SLOW NUTS: Our guy is on his way but he hit traffic. Relax, they’ll be here.

LOW NUTS: Healthy doughnuts: Low sugar, low taste, low fun.

PO NUTS: Poor quality cheap-ass doughnuts.

SHOW NUTS: This is what doughnuts taste like in the Show. You’re welcome.

He expects to add a digital board with the information by next season.

Not every team is as organized as the Giants, but every team has some sort of doughnut operation. And nearly every player has opinions.

A’s leftfielder Khris Davis favors Lee’s doughnuts in Oakland. Second-year reliever Lou Trivino is responsible for picking up a few dozen before home day games. “Baseball’s pretty boring,” says Davis. “doughnuts are way more fun.”

Cubs third baseman Kris Bryant lights up as he describes Rose doughnuts in San Diego. “I’m so glad you asked me about this,” he says. His favorite are red velvet, but he’ll eat anything that isn’t too fluffy. The Padres’ clubhouse attendants make sure to have a box waiting for him every time he’s in town.  

Mets third baseman Todd Frazier brings his own from home—and not just for day games. Over a 10-game homestand he might show up with doughnuts eight times. He hides them in the clubhouse, because if he leaves them in the cafeteria, the nutritionist yells at him. “The old saying goes, ‘To hit a sinker, you gotta eat a sinker,’” he says. “So I might have four before the game, just in case, ‘cause I wanna get four hits. … And I have to make sure [pitching coach] Phil Regan gets one every day, or he’s gonna be cranky, and that’s not what you want from an 82-year-old man.”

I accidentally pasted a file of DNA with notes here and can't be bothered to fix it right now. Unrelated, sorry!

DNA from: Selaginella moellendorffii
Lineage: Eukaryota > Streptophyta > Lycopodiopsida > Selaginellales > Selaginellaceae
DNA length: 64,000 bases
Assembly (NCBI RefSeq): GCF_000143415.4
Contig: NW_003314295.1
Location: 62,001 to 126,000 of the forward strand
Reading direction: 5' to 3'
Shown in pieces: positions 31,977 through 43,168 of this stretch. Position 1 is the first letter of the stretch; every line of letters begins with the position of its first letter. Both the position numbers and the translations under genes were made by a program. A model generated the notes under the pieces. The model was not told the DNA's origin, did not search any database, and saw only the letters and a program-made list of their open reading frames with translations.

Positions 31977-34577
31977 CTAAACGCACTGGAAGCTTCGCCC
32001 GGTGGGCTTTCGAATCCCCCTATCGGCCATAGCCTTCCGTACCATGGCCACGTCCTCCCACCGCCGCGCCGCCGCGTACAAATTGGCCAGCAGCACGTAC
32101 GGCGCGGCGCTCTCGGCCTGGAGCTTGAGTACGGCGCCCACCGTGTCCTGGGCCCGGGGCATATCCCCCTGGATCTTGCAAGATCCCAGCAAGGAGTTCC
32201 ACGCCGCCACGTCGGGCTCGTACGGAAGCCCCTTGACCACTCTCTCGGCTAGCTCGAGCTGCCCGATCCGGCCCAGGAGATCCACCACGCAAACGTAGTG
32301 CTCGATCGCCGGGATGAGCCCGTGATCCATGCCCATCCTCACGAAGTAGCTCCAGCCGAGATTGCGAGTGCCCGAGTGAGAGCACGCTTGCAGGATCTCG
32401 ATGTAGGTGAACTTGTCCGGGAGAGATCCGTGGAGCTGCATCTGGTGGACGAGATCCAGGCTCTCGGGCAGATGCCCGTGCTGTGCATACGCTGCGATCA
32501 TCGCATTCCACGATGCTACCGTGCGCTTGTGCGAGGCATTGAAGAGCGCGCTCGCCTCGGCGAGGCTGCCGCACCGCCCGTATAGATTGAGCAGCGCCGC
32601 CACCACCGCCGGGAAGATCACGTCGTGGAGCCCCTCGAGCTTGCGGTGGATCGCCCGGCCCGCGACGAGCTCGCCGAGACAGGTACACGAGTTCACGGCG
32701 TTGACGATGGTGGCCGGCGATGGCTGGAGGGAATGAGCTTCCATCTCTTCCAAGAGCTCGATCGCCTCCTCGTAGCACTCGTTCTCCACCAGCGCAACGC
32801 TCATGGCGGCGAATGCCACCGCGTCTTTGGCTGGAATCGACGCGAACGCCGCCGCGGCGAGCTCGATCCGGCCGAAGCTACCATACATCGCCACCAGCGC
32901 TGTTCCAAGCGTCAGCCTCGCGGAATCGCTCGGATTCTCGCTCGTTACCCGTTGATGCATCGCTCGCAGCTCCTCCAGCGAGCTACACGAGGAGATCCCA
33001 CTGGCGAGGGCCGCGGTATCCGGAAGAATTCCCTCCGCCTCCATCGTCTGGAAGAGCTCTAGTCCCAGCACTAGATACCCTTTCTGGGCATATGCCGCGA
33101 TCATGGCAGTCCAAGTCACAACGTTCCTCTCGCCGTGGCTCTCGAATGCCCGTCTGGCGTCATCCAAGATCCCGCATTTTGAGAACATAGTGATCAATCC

San Francisco is among Frazier’s favorite road cities. Silvestri usually orders from Bob’s, which along with its normal-sized doughnuts offers one the size of a small life preserver. (Dodgers reliever Joe Kelly’s wife bought him one for his birthday.) Weeks after the trip to the Bay, Frazier is still overcome when he thinks of them. “Phil was almost in tears, that’s how excited he was,” he says.

Jones, of course, gives the most thorough answer. He has no patience for po nuts, he says. Hearing the name of a famous chain, he interrupts. “Dunkin? Dunkin doughnuts? It’s not a good doughnut. Dunkin’s not a good doughnut. It’s not a good doughnut. I’ll eat a Yum Yum doughnut, the gas station doughnut, before I eat Dunkin. They’re a conglomerate. If they want to do a deal with me I’ll eat a dozen of them on camera, I don’t give a s---, but in my opinion, it’s not good.”

As for the road offerings: “Last year I ranked ’em. I remember Oakland was up there. Pink box. California has a thing about pink boxes. The doughnuts are bomb. Shipley in Dallas. Randy’s in L.A. The Local doughnut in Arizona. Everybody likes BoSa, but I like Local. Atlanta had some fire doughnuts. They had mini doughnuts in Tampa, which was amazing, cause you didn’t feel bad about eating 40. My favorite one in Baltimore was Fractured Prune. Fractured Prune? You have doughnuts? I thought you had jellies. I forgot the name of the one in San Diego, but it came in a pink box, so you know it’s good. The pink box’ll tell you. Colorado was good: Voodoo. I’ve made my way around every damn team, and I’ve had doughnuts in every city.”

O.K., but come on. That dozen in San Francisco. Did you eat them all?

Finally, the sultan of sprinkles, the colossus of cream, the prince of pastry breaks into laughter.

“Housed. Housed them.”